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Risk Factors for Heart Disease

Those who have hypercholesterolemia, hypertension, poor nutrition and diet, are overweight, smoke, and/or are physically inactive are at a greater risk for heart disease and an AMI. Family history, gender, and lifestyle also contribute to this risk.
Since lifestyle is so strongly correlated to cardiovascular health, we are all used to public awareness and educational efforts that promote excercise and healthy diet. Perhaps no other area of lab testing is more well-known to the public than lipid testing (many patients know their target LDL and total cholesterol concentrations).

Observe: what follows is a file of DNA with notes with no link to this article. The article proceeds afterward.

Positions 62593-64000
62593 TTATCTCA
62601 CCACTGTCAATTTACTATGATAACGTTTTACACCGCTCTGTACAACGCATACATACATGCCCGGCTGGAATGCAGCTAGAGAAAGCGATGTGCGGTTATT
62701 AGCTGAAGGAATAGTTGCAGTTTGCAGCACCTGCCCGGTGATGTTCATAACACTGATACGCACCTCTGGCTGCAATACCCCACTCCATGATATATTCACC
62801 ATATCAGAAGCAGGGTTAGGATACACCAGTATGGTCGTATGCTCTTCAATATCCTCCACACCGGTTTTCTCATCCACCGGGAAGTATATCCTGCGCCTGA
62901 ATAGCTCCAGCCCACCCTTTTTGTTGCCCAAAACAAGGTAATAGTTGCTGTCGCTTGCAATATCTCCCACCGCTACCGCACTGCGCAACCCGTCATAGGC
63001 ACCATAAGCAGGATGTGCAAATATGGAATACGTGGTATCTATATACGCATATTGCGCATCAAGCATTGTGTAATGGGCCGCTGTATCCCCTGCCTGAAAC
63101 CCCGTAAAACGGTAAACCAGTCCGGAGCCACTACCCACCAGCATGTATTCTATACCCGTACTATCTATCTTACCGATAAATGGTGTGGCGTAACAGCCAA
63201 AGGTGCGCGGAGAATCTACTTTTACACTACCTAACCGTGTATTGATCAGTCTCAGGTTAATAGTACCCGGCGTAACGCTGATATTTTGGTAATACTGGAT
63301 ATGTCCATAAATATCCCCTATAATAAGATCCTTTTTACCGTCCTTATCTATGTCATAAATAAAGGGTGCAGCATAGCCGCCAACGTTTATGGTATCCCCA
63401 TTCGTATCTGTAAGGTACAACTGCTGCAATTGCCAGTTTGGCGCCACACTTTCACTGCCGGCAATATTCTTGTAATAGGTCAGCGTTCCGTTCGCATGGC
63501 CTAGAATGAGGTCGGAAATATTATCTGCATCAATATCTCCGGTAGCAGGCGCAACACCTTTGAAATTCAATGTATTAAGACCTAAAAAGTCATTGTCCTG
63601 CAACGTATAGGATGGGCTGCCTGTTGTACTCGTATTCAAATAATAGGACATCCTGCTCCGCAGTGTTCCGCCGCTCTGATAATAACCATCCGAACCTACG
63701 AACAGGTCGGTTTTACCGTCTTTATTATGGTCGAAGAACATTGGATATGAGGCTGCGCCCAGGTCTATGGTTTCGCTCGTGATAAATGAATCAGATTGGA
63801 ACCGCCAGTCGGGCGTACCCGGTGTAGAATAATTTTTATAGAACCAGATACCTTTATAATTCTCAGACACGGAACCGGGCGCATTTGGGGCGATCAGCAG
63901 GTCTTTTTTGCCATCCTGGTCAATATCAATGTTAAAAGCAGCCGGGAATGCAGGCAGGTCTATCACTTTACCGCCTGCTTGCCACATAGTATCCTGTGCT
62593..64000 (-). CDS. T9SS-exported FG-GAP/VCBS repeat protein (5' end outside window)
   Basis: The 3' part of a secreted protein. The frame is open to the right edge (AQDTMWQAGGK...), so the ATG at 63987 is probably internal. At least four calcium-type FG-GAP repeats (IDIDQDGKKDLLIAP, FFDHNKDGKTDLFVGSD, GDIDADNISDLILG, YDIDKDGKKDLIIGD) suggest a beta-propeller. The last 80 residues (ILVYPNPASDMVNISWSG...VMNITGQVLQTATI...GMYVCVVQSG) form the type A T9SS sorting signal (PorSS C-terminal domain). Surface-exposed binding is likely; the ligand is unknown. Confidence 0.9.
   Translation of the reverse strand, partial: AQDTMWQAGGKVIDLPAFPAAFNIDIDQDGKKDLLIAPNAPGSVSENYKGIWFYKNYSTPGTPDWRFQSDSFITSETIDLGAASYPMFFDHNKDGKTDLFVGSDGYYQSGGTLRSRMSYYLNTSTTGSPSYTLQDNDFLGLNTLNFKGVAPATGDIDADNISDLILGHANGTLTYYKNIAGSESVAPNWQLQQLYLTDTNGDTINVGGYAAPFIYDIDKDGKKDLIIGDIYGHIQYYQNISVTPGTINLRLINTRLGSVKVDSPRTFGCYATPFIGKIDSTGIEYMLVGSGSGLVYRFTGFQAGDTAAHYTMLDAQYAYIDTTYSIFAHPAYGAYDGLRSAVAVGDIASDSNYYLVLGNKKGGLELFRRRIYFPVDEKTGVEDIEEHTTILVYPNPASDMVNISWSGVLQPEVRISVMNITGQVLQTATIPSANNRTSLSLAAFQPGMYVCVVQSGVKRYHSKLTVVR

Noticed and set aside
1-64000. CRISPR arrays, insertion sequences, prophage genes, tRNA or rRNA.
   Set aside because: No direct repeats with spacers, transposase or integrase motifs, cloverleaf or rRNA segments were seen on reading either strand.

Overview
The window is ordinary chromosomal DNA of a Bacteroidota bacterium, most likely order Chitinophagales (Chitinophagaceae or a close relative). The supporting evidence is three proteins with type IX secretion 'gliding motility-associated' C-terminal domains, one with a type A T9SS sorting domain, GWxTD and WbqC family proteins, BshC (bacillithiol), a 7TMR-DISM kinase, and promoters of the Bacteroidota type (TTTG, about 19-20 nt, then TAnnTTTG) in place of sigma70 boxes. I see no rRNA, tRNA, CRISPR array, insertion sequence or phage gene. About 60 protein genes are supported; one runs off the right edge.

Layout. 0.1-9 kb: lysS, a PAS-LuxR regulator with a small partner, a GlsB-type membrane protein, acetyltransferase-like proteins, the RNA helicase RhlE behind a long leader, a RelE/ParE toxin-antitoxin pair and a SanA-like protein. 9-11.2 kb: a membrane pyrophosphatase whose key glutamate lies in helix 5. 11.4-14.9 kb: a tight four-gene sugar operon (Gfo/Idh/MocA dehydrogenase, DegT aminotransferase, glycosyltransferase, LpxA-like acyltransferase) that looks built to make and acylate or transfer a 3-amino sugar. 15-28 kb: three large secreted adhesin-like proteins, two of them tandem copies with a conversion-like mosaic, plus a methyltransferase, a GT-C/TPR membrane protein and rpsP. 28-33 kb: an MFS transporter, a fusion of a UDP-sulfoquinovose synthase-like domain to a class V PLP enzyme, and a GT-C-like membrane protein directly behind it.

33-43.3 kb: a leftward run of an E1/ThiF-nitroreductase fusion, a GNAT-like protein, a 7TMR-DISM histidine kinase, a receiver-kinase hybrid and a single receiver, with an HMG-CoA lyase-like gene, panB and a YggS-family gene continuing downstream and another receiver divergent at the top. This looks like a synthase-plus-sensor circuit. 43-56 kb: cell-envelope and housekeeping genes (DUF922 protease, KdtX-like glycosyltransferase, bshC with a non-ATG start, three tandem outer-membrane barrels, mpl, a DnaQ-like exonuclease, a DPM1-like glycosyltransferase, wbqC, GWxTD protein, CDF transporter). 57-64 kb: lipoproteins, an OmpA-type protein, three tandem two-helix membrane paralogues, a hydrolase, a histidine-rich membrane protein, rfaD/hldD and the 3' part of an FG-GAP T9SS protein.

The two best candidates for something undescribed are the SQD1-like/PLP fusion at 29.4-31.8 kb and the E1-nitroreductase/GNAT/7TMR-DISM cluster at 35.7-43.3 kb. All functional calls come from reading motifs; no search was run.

Laboratorians should be familiar with the Framingham Risk Score. This is a score which tells how likely the patient is to have an adverse cardiovascular event (such as an AMI,) in the next 10 years. The score is based on a large population study and factors only the patient's sex, age, total cholesterol, HDL cholesterol, blood pressure, diabetes status and smoking status. You can find Framingham risk calculators online. The Framingham Risk score is a good example of how powerful lifestyle (smoking, blood pressure, etc.,) and lab factors can be in determing one's cardiovascular risk.